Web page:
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Birdwatching in Anglesey,John Girdley
A visit to Anglesey at any time of the year will provide rewarding species. There are many excellent sites and several species that need to be targeted.
Key speciality birds are the Chough, Black Guillemot and the other Auks. Terns, including Roseate in summer. Divers, Grebes and Brent Geese in winter. Of course nothing can be guaranteed.......
The Key sites:
The RSPB have a visitor centre in Ellin's Tower and up to the date information can be obtained from here.
Choughs can be seen at South Stack at any time of the year. In Winter they are likely to be found in mixed Corvid flocks in fields near the approach road. In Summer they nest on the cliffs and can often be seen near the end car park. Other Corvids to watch out for include regular Raven and in recent times a single Hooded Crow that seems to have taken up residence.
Auks, including Puffin, Guillemot and Razorbill nest here and return to the cliffs in early spring. They are present until midsummer. Joining them on the cliffs are Kittiwakes and Fulmar. Gannets can be seen offshore for most of the year in varying numbers. Manx Shearwaters become apparent in the summer months. In strong offshore winds in Autumn, many pelagic species can be seen including the Skuas, of which Arctic predominates.
Stonechats are to be found at South Stack throughout the year. During migration times the coastal scrub in which they breed can be alive with chats and warblers.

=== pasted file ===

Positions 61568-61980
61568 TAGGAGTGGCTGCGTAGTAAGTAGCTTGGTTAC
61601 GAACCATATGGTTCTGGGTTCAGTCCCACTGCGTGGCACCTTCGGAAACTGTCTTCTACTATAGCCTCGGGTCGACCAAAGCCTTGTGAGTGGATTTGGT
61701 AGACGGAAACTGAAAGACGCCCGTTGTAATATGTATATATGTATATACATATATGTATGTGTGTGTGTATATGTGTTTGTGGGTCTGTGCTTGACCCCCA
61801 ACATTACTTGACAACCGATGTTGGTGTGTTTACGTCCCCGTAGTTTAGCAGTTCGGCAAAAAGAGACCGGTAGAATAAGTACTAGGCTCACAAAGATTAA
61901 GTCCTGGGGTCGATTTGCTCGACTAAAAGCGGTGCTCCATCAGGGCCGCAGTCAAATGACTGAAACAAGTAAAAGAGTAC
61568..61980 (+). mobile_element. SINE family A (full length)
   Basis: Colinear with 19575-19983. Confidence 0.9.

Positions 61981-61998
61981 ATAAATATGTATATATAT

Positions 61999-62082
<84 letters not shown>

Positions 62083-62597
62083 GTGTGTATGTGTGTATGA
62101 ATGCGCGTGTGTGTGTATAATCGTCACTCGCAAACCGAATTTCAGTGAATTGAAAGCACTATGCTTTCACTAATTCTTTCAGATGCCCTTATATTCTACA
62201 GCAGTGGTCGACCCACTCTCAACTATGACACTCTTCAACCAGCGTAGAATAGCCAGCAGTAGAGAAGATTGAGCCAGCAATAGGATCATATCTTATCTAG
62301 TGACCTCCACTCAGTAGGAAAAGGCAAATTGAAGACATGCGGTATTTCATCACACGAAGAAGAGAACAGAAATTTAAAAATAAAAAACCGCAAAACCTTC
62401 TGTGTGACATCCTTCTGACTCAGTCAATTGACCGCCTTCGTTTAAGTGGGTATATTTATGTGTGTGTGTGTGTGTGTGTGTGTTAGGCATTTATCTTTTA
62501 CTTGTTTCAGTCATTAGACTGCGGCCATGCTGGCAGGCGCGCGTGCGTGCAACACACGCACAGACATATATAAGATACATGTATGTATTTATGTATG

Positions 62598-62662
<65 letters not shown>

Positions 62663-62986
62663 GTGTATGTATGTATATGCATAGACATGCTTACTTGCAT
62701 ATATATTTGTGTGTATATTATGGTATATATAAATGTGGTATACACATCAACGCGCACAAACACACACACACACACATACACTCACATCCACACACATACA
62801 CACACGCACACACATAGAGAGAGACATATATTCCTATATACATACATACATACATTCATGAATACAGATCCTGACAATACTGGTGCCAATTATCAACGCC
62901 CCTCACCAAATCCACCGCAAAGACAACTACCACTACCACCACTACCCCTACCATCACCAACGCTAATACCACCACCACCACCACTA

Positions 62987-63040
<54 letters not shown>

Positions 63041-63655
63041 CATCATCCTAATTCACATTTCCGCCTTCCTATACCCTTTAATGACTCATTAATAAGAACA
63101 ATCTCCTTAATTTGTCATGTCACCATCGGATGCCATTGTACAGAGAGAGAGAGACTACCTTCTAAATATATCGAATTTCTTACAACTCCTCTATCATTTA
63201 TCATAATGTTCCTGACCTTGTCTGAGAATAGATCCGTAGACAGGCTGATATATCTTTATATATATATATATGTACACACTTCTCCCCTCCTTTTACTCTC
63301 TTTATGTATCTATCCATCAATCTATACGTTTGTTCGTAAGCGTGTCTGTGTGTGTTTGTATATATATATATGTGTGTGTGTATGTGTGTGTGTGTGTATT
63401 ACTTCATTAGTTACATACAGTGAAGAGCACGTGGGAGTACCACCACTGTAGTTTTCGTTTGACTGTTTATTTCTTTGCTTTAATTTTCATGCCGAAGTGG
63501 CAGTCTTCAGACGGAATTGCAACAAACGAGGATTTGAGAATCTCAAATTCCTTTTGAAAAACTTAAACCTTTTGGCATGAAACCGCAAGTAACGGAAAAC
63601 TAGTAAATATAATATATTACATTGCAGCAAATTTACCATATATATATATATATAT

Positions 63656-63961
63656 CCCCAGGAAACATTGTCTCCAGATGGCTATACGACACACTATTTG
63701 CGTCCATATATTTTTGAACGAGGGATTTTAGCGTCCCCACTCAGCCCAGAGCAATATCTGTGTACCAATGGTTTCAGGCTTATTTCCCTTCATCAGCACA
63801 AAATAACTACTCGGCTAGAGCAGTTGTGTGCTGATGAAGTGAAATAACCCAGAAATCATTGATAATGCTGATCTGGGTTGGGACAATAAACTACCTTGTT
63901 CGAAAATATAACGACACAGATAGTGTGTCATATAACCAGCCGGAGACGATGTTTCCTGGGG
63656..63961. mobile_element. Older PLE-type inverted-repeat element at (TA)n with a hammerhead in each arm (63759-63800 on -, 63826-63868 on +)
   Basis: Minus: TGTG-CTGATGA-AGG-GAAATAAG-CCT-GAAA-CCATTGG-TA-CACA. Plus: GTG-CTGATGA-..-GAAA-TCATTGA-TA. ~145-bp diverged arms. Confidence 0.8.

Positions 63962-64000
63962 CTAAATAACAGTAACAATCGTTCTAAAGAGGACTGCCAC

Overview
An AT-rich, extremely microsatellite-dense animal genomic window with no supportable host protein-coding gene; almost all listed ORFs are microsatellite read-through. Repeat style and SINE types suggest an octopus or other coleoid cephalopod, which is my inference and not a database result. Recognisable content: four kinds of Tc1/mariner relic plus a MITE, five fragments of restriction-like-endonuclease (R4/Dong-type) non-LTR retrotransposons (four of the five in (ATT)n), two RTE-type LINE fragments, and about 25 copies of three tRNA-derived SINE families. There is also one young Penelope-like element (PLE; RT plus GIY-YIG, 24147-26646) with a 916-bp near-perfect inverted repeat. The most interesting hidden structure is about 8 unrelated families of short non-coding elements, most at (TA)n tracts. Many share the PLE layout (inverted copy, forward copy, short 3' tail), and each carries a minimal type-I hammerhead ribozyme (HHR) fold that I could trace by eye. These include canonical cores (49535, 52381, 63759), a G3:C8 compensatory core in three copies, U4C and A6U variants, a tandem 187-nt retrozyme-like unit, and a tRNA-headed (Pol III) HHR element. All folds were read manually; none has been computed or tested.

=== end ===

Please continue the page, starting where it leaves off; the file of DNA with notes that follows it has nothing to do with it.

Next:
Situated near the NW corner of Anglesey, Cemlyn Lagoons are separated from the sea by a shingle spit. There is parking at either end of Cemlyn, though the westernmost car park is to be preferred as it has a notice board on which up to date birding information is posted.
The Lagoons hold a sizable Tern colony during the breeding season. Sandwich Terns predominate, with Common and Arctic in lesser numbers. In former years this was also a breeding site for the rare Roseate Tern. Now they are just an occasional visitor.
The headland at the mouth of the bay is a reliable site for Stonechat. In the summer months, Manx Shearwaters can pass here in considerable numbers.
Cemlyn has a good track record for rarities. Bridled Tern, Black-winged Stilt and Shorelark are amongst the ones that I have seen here.
In winter, Cemlyn holds a good variety of wildfowl including Swans, waders can be found in the bay and sea duck, Grebes and Divers are possible offshore.
Penrhos Coastal Park:
Crossing onto Holy Island, there is a large area of mud or sea (depending on the state of the tides). At the end of this turn left into a car park at Penrhos Coastal Park. In winter months the sea, here, regularly holds the rarer Grebes (especially Red-necked) and Divers. There is a winter flock of Pale-bellied Brent Geese and Black Brant has joined them in the past.
Holyhead Harbour and Holyhead Bay:
These two areas hold a very similar range of species to the above, the location of the birds often depending on the state of the tide.
Fedw Fawr is situated near to the NE tip of Anglesey about six miles north of Beaumaris along a very narrow track with a small cliff top car park at the end.
It is a reliable site for Black Guillemot, which can usually be found immediately below the cliff to the west of the car park. Other Auks and sea birds regularly pass off shore. The Maritime Heath of the cliff tops has Thrift and the beautiful blue flowers of Squill. Lots of warblers breed and migrants can sometimes be found.
Situated about five miles east of Amlwch, Point Lynas is the best sea watching site in North Wales. May and autumn are the best. All of the Skua's, Shearwaters, Terns and Petrels regularly recorded in Britain have been seen from here. A wind with a northerly component, preferably force four or greater is required.
Where to Watch Birds in Wales Dave Saunders